Create a Docker Dashboard with TypeScript, React, and Socket.io

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In this article, we are going to use a few different technologies together to build something which, after a bit more elaboration, might actually be useful! We will be creating a web-based dashboard for a Docker installation using a number of different frameworks and technologies, both front-end and server-side, enabling some administrator to monitor running containers, start and stop existing containers, and create new containers based on existing Docker images. There is a wide scope for elaboration here, of course, but I’ll leave that as an exercise for you, the reader. Hopefully, this article will set you off on the right foot with a good overview of the relevant technologies, enabling you to add even more value to the product!

The App

This is a quick preview of what the app looks like when it’s finished. It’s essentially a page that displays two lists of Docker containers: those that are currently running, and those that are stopped. It allows the user to start and stop these containers, as well as start a new container from an existing image by clicking the ‘New container’ button.

Applied Rails: Customizable Text

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The other day, I was assigned the task of making a Rails application in which the user could add a set of "Terms and Conditions" in the Offer screen. These documents are typically standard, but the business guys wanted the user to be able to customize the individual clauses. It sounded oxymoronic at first, but, after remembering Scott Meyers’ words, "pretty this ain’t, but sometimes a programmer’s just gotta do what a programmer’s gotta do," I set out in earnest to figure out what could be done.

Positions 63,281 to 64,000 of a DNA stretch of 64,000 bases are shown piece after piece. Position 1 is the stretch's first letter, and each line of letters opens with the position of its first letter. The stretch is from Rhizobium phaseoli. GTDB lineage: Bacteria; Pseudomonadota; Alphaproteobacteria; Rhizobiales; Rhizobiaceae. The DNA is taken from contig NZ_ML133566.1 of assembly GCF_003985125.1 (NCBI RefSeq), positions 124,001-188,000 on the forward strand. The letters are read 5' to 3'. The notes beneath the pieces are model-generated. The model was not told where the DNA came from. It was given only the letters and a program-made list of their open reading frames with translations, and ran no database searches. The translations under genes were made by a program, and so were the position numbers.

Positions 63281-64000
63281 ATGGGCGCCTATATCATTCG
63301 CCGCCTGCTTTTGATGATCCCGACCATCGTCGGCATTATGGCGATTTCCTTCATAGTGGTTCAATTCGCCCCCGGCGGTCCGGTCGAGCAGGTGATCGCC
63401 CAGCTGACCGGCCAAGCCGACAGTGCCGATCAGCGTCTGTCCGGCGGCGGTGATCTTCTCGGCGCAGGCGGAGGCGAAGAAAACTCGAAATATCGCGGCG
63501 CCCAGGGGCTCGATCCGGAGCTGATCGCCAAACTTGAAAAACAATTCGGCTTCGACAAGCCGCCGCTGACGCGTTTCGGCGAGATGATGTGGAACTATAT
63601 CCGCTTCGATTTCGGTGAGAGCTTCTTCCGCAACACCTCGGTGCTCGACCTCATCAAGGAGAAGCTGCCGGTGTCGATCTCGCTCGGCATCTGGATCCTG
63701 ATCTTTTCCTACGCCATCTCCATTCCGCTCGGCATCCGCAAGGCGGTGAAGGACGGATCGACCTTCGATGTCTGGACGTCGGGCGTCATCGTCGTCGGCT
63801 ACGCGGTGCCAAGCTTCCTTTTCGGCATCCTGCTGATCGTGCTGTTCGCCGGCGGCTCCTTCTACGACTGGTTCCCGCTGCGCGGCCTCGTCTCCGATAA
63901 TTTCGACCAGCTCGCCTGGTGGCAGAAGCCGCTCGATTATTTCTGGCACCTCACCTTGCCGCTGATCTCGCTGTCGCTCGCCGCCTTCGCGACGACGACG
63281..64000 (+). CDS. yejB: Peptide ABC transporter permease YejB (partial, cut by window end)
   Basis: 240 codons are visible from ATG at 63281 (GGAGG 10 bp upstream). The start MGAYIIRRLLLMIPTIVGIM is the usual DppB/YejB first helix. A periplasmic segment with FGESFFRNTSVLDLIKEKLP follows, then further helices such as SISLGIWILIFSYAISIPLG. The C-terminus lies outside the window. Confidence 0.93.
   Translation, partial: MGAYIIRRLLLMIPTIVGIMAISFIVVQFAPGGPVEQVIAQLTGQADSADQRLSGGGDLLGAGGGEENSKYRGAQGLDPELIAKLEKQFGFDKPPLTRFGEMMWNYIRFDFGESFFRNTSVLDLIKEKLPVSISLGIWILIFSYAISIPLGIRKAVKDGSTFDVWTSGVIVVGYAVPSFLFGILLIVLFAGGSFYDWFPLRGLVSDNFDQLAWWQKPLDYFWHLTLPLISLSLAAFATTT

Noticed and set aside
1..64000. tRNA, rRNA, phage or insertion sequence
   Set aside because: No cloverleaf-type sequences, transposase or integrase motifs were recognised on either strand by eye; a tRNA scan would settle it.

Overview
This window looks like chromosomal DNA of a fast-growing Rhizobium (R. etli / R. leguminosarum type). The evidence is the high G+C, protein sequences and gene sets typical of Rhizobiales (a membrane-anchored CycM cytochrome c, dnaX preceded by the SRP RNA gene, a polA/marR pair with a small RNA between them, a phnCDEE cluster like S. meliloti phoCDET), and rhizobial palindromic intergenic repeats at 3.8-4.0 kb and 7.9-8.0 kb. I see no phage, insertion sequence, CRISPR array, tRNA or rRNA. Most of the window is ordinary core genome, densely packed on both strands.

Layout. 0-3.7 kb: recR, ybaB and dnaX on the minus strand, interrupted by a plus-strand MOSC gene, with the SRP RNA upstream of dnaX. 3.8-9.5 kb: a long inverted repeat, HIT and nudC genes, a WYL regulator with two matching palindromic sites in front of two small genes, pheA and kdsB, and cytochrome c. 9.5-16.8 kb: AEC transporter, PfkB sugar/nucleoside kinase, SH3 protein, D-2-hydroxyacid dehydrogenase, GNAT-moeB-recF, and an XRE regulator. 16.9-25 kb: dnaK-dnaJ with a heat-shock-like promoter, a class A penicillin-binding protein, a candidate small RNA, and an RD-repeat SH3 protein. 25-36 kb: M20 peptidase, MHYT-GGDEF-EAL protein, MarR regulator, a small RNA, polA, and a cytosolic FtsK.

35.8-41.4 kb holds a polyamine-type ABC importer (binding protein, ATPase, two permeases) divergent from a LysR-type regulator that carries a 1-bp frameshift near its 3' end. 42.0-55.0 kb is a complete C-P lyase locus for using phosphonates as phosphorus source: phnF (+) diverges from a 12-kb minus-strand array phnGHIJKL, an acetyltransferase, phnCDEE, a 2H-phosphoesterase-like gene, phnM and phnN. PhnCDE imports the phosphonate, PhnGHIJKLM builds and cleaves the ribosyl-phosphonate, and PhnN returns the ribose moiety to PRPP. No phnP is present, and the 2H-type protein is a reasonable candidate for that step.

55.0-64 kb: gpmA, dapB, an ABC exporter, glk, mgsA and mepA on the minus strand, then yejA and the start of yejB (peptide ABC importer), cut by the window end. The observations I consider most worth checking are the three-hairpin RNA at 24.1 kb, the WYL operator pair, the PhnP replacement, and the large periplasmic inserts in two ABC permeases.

From our business analyst, I got the typical standard clauses for these types of documents. To illustrate, here is an example — "Offer shall be valid for 45 days." My first thought was that I should identify the parts that vary and take them as input data from the user.

Top 10 Major Benefits of HTML 5

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What is the most preferred technology framework for front-end development? The advent of the mobile-first era has led more and more developers to develop mobile friendly websites with HTML5. The major benefits of HTML5 are evolving each day to provide functionalities on par with native technologies. 

Owing to its new and powerful features for both developers and end users, it is already used to code websites around the world.HTML5 is enabled by all new modern desktops and mobile browsers, or for mobile app web development.

Python Never Gives Up: The tenacity Library

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A couple of years ago, I wrote about the Python retrying library. This library was designed to retry the execution of a task when a failure occurred.

I’ve started to spread usage of this library in various projects, such as Gnocchi, these last few years. Unfortunately, it started to get very hard to contribute and send patches to the upstream retrying project. I spent several months trying to work with the original author. But after a while, I had to come to the conclusion that I would be unable to fix bugs and enhance it at the pace I would like to. Therefore, I had to make a difficult decision and decided to fork the library.

Serverless Swift on OpenWhisk

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I’m interested in serverless computing and as I write Swift, the OpenWhisk platform comes up high when you Google. This turns out to be a really good choice as OpenWhisk is Open Source so I can read the source code (and have done!). In principle, I can also run my own instance of it if I need to for regulatory reasons, or just to avoid vendor lock-in.

Commercially, the whole point of Serverless (aka Functions as a Service) is that it deals with everything infrastructure related other than the function I am writing. So I actually host my OpenWhisk functions with IBM’s Bluemix.

Connecting a GWT EventBus to a Vert.X EventBus

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What We’re Aiming For

In this tutorial, we’re first going to create a Vert.X service. This service has a verticle that is exposing a topic on the Vert.X EventBus to a (CORS-enabled SockJS) EventBus bridge.

After that, we’ll wire a GWT application’s EventBus up to this EventBus stream, and display all these received messages. We’ll be using JsInterop annotated classes to use the Vert.X client JavaScript libraries.